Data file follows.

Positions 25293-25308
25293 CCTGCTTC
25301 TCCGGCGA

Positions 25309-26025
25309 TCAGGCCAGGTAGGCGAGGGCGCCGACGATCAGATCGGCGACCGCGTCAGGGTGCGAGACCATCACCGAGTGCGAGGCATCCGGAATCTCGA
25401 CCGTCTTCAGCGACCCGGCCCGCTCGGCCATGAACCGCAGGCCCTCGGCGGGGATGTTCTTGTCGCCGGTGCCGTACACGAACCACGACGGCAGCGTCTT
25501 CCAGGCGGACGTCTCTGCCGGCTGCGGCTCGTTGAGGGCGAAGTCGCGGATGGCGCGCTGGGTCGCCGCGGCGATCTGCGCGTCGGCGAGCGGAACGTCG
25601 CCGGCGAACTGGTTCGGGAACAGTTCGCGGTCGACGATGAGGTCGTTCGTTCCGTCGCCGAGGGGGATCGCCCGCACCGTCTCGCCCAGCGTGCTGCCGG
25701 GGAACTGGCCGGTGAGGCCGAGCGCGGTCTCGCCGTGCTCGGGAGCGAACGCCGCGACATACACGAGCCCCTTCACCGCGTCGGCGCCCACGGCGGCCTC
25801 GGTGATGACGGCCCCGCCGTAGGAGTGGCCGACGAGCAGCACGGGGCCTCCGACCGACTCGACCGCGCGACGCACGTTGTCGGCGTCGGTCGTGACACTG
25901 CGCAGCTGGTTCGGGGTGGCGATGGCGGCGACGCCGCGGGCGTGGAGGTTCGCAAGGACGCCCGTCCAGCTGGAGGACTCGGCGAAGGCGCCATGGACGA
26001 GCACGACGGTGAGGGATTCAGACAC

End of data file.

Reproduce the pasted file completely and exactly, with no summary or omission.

Positions 25293-25308
25293 CCTGCTTC
25301 TCCGGCGA

Positions 25309-26025
25309 TCAGGCCAGGTAGGCGAGGGCGCCGACGATCAGATCGGCGACCGCGTCAGGGTGCGAGACCATCACCGAGTGCGAGGCATCCGGAATCTCGA
25401 CCGTCTTCAGCGACCCGGCCCGCTCGGCCATGAACCGCAGGCCCTCGGCGGGGATGTTCTTGTCGCCGGTGCCGTACACGAACCACGACGGCAGCGTCTT
25501 CCAGGCGGACGTCTCTGCCGGCTGCGGCTCGTTGAGGGCGAAGTCGCGGATGGCGCGCTGGGTCGCCGCGGCGATCTGCGCGTCGGCGAGCGGAACGTCG
25601 CCGGCGAACTGGTTCGGGAACAGTTCGCGGTCGACGATGAGGTCGTTCGTTCCGTCGCCGAGGGGGATCGCCCGCACCGTCTCGCCCAGCGTGCTGCCGG
25701 GGAACTGGCCGGTGAGGCCGAGCGCGGTCTCGCCGTGCTCGGGAGCGAACGCCGCGACATACACGAGCCCCTTCACCGCGTCGGCGCCCACGGCGGCCTC
25801 GGTGATGACGGCCCCGCCGTAGGAGTGGCCGACGAGCAGCACGGGGCCTCCGACCGACTCGACCGCGCGACGCACGTTGTCGGCGTCGGTCGTGACACTG
25901 CGCAGCTGGTTCGGGGTGGCGATGGCGGCGACGCCGCGGGCGTGGAGGTTCGCAAGGACGCCCGTCCAGCTGGAGGACTCGGCGAAGGCGCCATGGACGA
26001 GCACGACGGTGAGGGATTCAGACAC